WHAT DO A PICTURE OF A DOG'S FACE AND A PICTURE OF SOME JEANS HAVE IN COMMON? At first glance, their respective referent systems would seem to be completely unrelated. They have nothing to do with each other. That is, until we make the connection suggested by the text frame: "Bow Wow." This silly handwritten, and hence more appealing, scribble uncannily connects the two images. Where for a moment there was no apparent relationship, one has now been supplied. The text has obvious relation to the image of the dog, especially as the image of the dog is a close-up in a rather blase, MTVish style: the representation reeks of a casual and slightly bored sense of humor. But this almost arbitrary connector - the text - not only justifies and somehow explains the relation of the two images, but determines how we relate the two and how that relation effects what we think of Pepe Jeans - the brandname that the ad seeks to boost in value..
The jeans and the mortise are the only two frames in this ad which are not caricatures. Yet the combination of all the other elements, blocked off by the hand-drawn border, gives these two frames (the jeans and the Pepe logo) simultaneous authenticity together with a sense of humor characteristic to those who make a show of not caring: bow wow, big deal. It is by using this sense of humor that the mocking "wow" can be truly accepted as such. That is, the jeans get credit by means of a form of discredit. This nearly mathematical formula made up by the frames, encourages us to make a meaningful connection between the originally unrelated items.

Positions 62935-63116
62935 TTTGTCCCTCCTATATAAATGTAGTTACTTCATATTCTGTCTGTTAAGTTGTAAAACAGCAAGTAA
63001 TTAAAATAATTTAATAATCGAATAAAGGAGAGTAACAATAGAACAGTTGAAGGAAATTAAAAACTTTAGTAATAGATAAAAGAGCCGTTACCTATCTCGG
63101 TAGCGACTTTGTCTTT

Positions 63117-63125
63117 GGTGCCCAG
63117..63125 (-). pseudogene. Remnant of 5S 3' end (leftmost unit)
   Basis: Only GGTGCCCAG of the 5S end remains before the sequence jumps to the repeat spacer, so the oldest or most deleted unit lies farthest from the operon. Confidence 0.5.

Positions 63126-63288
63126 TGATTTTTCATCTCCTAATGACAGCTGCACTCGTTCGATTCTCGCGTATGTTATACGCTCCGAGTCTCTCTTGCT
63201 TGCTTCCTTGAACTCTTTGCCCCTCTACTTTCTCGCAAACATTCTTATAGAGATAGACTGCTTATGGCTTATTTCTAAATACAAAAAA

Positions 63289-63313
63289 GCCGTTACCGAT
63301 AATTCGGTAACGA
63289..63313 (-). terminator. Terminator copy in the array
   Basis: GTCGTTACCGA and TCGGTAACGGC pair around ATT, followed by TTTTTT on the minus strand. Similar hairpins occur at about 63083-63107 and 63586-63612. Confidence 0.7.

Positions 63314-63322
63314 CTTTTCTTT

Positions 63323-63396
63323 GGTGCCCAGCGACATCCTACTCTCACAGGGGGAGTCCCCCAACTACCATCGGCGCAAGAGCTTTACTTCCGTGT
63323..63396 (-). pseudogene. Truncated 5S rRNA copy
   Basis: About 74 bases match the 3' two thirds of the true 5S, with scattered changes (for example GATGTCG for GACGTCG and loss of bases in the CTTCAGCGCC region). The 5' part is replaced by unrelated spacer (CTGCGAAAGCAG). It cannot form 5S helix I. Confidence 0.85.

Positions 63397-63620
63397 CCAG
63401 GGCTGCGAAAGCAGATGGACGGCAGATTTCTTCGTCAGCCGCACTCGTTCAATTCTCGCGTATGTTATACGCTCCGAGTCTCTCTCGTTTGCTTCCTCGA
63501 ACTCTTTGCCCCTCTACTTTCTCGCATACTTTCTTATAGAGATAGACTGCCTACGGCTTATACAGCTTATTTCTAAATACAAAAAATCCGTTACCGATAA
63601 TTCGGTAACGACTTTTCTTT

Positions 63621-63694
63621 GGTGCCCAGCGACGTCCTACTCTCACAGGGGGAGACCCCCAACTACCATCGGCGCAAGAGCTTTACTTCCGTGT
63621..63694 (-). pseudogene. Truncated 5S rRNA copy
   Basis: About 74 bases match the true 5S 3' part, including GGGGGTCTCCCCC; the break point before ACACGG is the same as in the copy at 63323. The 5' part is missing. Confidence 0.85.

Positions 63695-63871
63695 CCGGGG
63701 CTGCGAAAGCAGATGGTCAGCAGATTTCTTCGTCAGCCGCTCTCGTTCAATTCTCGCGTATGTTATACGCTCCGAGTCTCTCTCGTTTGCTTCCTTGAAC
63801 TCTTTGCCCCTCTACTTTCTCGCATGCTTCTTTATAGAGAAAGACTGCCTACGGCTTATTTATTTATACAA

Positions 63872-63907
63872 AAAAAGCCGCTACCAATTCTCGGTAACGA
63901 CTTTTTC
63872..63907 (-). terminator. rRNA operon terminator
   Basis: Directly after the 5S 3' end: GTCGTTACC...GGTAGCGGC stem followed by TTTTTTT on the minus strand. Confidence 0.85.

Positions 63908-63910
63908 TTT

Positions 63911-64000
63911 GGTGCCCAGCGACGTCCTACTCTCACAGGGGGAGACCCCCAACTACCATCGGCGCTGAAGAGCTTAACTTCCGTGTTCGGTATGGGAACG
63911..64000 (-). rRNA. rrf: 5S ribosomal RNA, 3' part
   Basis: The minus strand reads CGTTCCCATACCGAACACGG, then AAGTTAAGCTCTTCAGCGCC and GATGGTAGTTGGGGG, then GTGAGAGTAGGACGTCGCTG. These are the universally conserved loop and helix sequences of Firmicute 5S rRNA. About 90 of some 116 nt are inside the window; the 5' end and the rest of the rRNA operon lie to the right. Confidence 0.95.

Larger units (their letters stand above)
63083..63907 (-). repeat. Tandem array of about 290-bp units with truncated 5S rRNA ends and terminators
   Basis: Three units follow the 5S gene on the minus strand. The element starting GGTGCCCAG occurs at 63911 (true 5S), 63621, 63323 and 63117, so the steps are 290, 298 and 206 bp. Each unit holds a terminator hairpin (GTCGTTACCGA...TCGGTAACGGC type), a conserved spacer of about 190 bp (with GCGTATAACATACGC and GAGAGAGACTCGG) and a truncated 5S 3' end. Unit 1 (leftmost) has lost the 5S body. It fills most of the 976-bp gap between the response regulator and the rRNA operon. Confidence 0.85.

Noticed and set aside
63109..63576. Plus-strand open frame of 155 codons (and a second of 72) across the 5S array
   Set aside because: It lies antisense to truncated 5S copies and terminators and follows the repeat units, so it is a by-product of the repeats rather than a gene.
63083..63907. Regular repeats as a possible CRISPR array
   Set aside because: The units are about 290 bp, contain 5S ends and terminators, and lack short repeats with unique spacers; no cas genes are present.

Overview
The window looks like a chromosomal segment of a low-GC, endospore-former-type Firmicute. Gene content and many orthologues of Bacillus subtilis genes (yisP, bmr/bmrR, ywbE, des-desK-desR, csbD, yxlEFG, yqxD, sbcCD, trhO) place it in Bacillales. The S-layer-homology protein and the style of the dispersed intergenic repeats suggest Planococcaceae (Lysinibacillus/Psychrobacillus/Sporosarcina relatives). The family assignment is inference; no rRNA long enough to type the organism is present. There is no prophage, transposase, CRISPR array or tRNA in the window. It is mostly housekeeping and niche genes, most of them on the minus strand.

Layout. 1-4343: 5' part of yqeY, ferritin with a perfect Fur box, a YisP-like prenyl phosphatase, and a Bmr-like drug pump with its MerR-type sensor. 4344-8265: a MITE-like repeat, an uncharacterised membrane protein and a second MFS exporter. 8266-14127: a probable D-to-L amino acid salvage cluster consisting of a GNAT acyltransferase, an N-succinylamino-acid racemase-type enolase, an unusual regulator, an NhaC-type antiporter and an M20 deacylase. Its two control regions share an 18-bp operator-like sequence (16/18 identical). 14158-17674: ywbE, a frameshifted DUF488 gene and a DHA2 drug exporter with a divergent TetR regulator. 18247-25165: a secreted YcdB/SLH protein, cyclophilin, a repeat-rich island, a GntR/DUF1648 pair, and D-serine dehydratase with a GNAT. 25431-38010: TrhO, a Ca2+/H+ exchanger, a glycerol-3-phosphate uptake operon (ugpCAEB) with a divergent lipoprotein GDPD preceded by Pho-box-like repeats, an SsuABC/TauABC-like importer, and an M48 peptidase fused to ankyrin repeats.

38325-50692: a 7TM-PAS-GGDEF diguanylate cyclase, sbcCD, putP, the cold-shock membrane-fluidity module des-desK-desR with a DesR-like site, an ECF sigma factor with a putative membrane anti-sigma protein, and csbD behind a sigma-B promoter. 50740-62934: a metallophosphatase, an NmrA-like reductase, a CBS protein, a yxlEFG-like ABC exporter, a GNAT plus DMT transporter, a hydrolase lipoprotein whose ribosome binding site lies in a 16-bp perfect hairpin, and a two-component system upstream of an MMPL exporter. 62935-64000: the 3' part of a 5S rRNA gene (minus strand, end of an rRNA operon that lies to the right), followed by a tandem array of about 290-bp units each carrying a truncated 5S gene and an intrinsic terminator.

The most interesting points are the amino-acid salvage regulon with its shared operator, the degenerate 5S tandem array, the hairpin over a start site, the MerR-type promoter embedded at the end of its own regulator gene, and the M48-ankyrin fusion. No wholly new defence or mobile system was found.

It is only by connecting the two separate pictures - by means of the text - that the unrelated images become construed as opposites. While at first the dog and the jeans have nothing to do with each other, the "bow wow" welds them into opposition: the jeans are very unlike the dog. They are hot, hip and have an attitude, just as we now understand the photographer of the dog and author of the text expresses a similar sensibility. And in a sense, we become that author. Because we now see through his eyes, and have been able to complete what Judith Williamson calls the "hermeneutic puzzle."
written by arjan schutte; edited by bob goldman